I’m really curious as to whether Marvel is counting all previous Captain Marvel issues or all previous solo books headlined by Carol Danvers in their assessment that this book is #127.  Regardless of numbering, though, Captain Marvel is lost in space, with no hope of return…  Your Major Spoilers review of Captain Marvel #127 awaits!


Writer: Margaret Stohl
Artist: Michele Bandini
Colorist: Erick Arciniega
Letterer: VC’s Joe Caramagna
Editor: Sana Amanat
Publisher: Marvel Comics
Cover Price: $3.99

Previously in Captain Marvel: Carol was contacted by the energy projection of the missing Bean, a Kree child she had befriended.  Carol set off to help her friend, but founds herself on the trail of the shape-shifter known as Mimi, who stole a mysterious device and a sample of Carol Danvers’ blood and headed into space to rendezvous with the sinister Dr. Eve.  Just as she was closing in, Captain Marvel found herself in a blinding flash that separated her from both her crew and her targets.  When she came to, she found Alpha Flight space station restored and her crew on board, but a bit… different.  Before she could get to the bottom of that, they were attacked by a fleet of Quinjets led by her (deceased) ally Natasha Romanoff!  Elsewhere, Mim and Eve reached their target, a glowing red stone, but before they could make off with their loot, they were gunned down by none other than Peter Quill!”


We open with Carol awakening in her strange new world, still hearing the voice of Bean in her head.  She awakens and we quickly find Captain Marvel and her weird crew (including a Sasquatch suffering from a bad case of male-pattern baldness and Puck with a hipster lumberjack beard) negotiating with an alternate Black Widow about helping her regain a Maguffin stolen by Peter Quill, who in this weird dimension calls himself Lord Starkiller.  (That’s not the only roundabout ‘Star Wars joke in these pages, either.)  They set out on the heist, only to get waylaid by Quill’s Ravagers (twisted versions of the Guardians Of The Galaxy; their Groot analogue has to be seen to be believed) and thrown in a holding cell.  Quill, who is certain he is Captain Marvel’s nemesis, regardless of how much that makes her laugh, ends the issue with a big surprise by offering to sell the captives over to an even greater threat…  Thanos!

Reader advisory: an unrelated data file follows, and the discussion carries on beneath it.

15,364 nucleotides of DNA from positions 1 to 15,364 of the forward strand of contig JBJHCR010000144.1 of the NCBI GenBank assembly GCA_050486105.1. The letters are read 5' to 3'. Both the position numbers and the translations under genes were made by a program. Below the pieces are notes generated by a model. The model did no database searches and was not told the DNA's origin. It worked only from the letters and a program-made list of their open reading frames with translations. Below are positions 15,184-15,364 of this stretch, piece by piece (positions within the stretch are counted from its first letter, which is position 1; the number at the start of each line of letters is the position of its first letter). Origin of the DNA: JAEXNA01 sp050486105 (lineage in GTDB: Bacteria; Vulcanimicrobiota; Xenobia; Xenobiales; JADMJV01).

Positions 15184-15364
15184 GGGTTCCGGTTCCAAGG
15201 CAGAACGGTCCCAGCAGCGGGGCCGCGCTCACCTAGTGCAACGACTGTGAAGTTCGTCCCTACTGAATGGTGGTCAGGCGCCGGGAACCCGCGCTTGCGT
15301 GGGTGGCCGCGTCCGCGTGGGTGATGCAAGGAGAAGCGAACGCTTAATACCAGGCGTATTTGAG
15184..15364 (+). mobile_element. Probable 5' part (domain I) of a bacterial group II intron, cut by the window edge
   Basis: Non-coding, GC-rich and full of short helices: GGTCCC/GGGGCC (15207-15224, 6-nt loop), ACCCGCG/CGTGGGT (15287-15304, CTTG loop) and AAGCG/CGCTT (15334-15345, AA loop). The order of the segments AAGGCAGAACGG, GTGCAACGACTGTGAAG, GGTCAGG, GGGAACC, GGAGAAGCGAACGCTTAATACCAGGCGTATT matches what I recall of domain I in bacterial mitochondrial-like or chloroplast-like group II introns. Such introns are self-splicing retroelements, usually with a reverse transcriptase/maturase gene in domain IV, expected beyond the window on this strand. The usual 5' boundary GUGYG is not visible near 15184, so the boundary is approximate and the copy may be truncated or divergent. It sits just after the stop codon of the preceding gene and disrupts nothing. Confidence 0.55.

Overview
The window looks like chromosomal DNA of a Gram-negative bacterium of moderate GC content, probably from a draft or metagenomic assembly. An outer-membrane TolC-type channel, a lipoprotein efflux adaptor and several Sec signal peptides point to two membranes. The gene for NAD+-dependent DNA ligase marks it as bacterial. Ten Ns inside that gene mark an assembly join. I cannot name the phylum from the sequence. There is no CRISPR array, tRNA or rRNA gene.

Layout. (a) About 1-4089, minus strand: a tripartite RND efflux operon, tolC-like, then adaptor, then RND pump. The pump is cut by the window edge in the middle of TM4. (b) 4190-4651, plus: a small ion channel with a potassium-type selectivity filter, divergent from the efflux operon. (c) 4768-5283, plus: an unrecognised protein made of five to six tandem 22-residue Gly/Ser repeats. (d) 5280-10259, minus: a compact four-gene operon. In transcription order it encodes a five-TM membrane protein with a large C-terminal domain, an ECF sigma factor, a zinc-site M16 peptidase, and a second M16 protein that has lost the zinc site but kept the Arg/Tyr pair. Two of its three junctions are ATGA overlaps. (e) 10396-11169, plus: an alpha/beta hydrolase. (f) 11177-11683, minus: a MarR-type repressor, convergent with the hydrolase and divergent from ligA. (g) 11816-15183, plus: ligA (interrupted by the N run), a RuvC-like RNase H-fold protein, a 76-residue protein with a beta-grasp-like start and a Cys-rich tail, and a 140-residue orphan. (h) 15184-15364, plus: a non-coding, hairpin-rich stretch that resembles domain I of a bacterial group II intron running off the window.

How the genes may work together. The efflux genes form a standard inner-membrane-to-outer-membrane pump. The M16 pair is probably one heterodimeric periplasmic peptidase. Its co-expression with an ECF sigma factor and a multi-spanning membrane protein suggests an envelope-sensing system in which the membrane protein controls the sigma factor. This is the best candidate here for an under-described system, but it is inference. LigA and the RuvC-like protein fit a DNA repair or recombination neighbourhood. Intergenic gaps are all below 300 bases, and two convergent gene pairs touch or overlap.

For all the “everything you know is wrong” in the plot (done quite well, by the way), the real star of this issue is Michele Bandini’s art.  It balances tons of detail with a clean line that is truly lovely, and makes both the action sequence and the moments of character interaction fascinating.  Puck’s facial expressions when Carol dresses him down to maintain her cover is perfect and worth the price of admission.  All in all, this chapter gets by on the strength of that character work and the fun/funny moments as Carol discovers her new world, with the mystery of the hows and whys set aside for the most part, and the final-page reveal making it clear that the stakes are about to get much higher…


In short, this issue works for me on many levels, putting the focus on Carol and her ability to blend into this fun house mirror world, all the while trying to figure out the greater mystery.  Captain Marvel #127 is well-drawn, clever and has a few truly inspired gags in it, earning a much-deserved 4 out of 5 stars overall.  If nothing else, it’s treating Carol Danvers as a first-tier hero of the Marvel Universe, and may help to heal the damage done to her character by the stupidity of Civil War II.



A solid issue where the mystery is set aside for some really great world-building stuff, and excellent art to boot.

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Once upon a time, there was a young nerd from the Midwest, who loved Matter-Eater Lad and the McKenzie Brothers... If pop culture were a maze, Matthew would be the Minotaur at its center. Were it a mall, he'd be the Food Court. Were it a parking lot, he’d be the distant Cart Corral where the weird kids gather to smoke, but that’s not important right now... Matthew enjoys body surfing (so long as the bodies are fresh), writing in the third person, and dark-eyed women. Amongst his weaponry are such diverse elements as: Fear! Surprise! Ruthless efficiency! An almost fanatical devotion to pop culture! And a nice red uniform.

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